Last Saturday, Mr Michael Churton, 38, felt the ground shift under his tent at Everest Base Camp, at 18,000 feet in the Himalayas.
Rushing out, he and others at the crowded base camp saw a huge plume of snow powder high above them. The avalanche triggered by the earthquake was on them in seconds, sweeping through the middle of base camp. He was buried in it and hit the left side of his face on a rock.
On Monday afternoon, Mr Churton, from Brooklyn, New York, was recovering in the lobby of the Yak and Yeti Hotel in Kathmandu, fresh off a helicopter that evacuated him and other survivors on Monday morning from Gorakshep, usually a one-hour walk down from base camp but in their traumatised condition with many injuries, a three-hour trek for the survivors of the avalanche.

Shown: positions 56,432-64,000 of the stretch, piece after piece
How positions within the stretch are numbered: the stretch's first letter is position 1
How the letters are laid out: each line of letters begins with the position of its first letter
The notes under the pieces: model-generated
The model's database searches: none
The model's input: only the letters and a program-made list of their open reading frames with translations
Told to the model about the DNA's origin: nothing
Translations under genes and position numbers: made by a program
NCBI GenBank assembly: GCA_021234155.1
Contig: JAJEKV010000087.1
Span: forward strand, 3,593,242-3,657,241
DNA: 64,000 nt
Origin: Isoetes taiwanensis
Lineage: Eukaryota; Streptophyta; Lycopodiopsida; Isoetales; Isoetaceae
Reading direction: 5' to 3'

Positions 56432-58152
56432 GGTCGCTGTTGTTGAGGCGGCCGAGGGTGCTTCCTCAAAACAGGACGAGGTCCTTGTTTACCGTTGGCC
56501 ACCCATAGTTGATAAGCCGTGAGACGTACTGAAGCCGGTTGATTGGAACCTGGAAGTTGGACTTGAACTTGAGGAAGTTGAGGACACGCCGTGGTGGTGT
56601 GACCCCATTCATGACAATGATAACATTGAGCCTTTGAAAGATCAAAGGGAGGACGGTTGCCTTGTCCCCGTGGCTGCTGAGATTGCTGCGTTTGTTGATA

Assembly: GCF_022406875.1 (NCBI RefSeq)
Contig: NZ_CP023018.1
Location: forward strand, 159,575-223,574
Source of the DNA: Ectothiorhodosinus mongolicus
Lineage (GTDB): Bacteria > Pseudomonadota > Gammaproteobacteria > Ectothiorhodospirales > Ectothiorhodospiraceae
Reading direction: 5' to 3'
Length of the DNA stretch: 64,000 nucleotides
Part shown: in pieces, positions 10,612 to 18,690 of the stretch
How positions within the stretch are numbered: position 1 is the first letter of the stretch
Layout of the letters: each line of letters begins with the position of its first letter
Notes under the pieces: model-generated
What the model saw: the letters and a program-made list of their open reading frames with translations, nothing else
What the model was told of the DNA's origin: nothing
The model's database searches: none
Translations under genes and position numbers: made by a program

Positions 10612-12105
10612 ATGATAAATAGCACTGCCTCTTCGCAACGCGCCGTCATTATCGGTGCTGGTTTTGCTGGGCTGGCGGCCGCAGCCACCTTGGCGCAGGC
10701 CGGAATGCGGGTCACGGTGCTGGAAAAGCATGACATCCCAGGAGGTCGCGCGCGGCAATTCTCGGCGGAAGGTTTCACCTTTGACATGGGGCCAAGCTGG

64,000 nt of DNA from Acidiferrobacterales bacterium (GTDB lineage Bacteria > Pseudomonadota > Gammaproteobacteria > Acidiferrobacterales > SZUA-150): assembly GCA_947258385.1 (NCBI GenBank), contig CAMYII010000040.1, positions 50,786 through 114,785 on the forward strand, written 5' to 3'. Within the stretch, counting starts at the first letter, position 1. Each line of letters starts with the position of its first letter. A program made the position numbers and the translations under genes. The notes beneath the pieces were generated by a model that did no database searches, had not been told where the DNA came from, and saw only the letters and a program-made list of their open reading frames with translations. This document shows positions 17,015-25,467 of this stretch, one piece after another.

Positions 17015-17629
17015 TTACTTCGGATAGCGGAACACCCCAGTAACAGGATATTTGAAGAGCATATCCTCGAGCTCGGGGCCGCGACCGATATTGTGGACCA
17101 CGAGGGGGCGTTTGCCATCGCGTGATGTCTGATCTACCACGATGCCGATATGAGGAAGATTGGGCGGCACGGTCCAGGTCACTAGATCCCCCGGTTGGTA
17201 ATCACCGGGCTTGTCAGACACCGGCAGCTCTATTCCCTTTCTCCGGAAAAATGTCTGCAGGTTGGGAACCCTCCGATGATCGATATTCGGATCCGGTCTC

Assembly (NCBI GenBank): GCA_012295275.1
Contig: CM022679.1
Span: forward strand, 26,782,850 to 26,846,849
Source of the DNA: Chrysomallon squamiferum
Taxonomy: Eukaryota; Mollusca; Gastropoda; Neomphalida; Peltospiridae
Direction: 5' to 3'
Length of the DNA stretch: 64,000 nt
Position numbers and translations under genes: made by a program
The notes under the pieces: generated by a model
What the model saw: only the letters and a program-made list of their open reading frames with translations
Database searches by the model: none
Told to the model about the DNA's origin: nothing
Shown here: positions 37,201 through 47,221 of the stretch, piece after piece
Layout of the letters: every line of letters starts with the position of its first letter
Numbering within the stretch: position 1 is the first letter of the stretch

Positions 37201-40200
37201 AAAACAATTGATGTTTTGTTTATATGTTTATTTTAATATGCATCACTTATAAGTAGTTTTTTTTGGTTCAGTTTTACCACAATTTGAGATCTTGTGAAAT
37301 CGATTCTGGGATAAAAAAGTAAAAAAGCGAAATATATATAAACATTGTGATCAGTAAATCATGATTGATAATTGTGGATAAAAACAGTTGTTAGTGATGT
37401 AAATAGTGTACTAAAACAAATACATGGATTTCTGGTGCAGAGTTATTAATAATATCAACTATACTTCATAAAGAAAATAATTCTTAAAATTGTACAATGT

Speaking to The Straits Times two hours after alighting from the helicopter, he said he was filming a climb at the peak when the avalanche struck, destroying the middle of the camp.
An estimated 100 climbers, who were up at camps 1 and 2, survived unscathed, but were stranded there.But a female doctor in their team at base camp was still missing.
The hotel had run out of rooms to accommodate groups of mountaineers and swarms of foreign media. The climbers were camped in the lobby, waiting for news on how to get home.